15. Learning Styles • Visual • Visual-Linguistic (reading and writing) • Visual-Spatial (graphs and pictures) • Auditory (listening) • Kinesthetic (touching and moving)

  16. Learning Styles • Visual • Visual-Linguistic (reading and writing) • Visual-Spatial (graphs and pictures) • Auditory (listening) • Kinesthetic (touching and moving)

  17. Universal Design for Learning “ Universal Design for Learning is a set of principles and techniques for creating inclusive classroom instruction and accessible course materials. teaching technology ”

  18. History of UDL • Universal Design (UD) • Accommodate the widest spectrum of users without the need for subsequent adaptation • Public buildings, city streets, television, kitchen utensils… • Universal Design for Learning (UDL) • Inclusive pedagogy • Applies to both teaching and technology

  19. UDL: a framework for inclusive pedagogy • Information and concepts are represented in multiple ways and in a variety of formats. • Students are given multiple ways to express their comprehension and mastery of a topic. • Students engage with new ideas and information in multiple ways.

  20. Representation

  21. Representation • Ideas and information are represented in multiple ways and in a variety of formats • Lectures • Group activities • Hands-on exercises • Text + Graphics, Audio, Video • Usable electronic formats (e.g., Word, PDF, HTML)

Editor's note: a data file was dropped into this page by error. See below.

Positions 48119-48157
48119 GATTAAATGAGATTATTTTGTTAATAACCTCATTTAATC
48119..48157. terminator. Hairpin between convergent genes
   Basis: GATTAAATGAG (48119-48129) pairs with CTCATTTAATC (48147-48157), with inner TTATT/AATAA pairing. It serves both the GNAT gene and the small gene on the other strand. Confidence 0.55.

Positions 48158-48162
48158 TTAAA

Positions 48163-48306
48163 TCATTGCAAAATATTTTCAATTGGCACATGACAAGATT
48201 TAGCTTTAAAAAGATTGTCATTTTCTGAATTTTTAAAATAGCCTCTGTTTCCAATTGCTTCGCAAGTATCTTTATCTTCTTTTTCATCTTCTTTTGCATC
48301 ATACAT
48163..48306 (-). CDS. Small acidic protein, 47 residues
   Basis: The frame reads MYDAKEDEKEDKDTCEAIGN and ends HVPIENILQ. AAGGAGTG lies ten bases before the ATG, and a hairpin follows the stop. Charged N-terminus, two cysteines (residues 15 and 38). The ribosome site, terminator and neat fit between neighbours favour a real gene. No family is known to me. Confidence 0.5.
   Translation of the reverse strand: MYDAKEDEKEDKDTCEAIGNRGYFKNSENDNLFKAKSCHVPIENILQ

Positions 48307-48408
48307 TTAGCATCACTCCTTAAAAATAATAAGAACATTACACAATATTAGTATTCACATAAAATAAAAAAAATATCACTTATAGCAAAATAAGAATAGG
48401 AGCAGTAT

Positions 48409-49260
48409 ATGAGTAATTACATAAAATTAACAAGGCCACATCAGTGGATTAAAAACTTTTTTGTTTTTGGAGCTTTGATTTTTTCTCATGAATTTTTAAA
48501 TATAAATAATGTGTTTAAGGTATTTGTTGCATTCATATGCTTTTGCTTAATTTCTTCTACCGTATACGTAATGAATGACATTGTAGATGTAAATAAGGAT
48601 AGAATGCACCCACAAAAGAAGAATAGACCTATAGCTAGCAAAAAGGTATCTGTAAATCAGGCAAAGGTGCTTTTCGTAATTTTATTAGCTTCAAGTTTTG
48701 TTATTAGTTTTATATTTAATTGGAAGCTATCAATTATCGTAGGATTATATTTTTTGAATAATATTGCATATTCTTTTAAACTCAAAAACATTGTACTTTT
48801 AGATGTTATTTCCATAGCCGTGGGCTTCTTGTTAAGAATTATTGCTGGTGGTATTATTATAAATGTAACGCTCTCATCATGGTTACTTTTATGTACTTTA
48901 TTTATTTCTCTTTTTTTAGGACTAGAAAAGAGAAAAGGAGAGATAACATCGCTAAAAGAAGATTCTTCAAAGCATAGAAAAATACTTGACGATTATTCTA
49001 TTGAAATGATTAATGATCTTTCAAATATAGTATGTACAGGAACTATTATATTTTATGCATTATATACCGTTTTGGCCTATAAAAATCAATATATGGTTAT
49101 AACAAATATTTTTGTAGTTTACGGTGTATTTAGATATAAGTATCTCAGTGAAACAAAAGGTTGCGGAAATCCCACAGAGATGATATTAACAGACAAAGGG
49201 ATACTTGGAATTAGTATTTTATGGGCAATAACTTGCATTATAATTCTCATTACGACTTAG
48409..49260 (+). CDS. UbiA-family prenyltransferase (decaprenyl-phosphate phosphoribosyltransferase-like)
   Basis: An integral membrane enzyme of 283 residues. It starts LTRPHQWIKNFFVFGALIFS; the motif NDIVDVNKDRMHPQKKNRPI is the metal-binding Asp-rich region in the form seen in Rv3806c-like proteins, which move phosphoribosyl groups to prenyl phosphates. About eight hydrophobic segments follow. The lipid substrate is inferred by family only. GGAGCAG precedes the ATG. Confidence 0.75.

22. Expression

  23. Expression • Students express comprehension and mastery in multiple ways • Oral presentation • Written essays • Projects/Portfolios/Journals • Performance • Multimedia (text/graphics/audio/video)

  24. Expression • Colin from our video • Student with Quadriplegia • Undergraduate in Landscape Architecture • Assignment: Create a 3D model • Physical model • Computerized model

  25. Engagement

  26. Engagement • Help students “engage” in multiple ways • Express your own enthusiasm! • Challenge students with meaningful, real-world assignments • Give prompt and instructive feedback on assignments • Classroom response systems (clickers) • Make yourself available to students during office hours in flexible formats

  27. Engagement • Physics professor from India has students video tape Q&A during office hours • Individual questions answered for everyone in the course • Video • Written explanation

  28. Seven principles of good practice in undergraduate education* Good practice in undergraduate education… • encourages contact between students and faculty • develops reciprocity and cooperation among students • encourages active learning • gives prompt feedback • emphasizes time on task • communicates high expectations • respects diverse talents and ways of learning *Chickering and Gamson, 1986

  29. UDLFramework

  30. Alignment with Institutional Goals Who are your students? What are your institution’s goals?

  31. Institution’s Strategic Goals • Increasing access and diversity • Enhancing accessibility for students with physical, learning and other disabilities • Promotingactive and experiential learning opportunities • Increasingstudent engagement (curricular and co-curricular programs)

  32. Instructional Philosophy Who are your students? What are CSU’s Goals? What’s your Instructional Philosophy?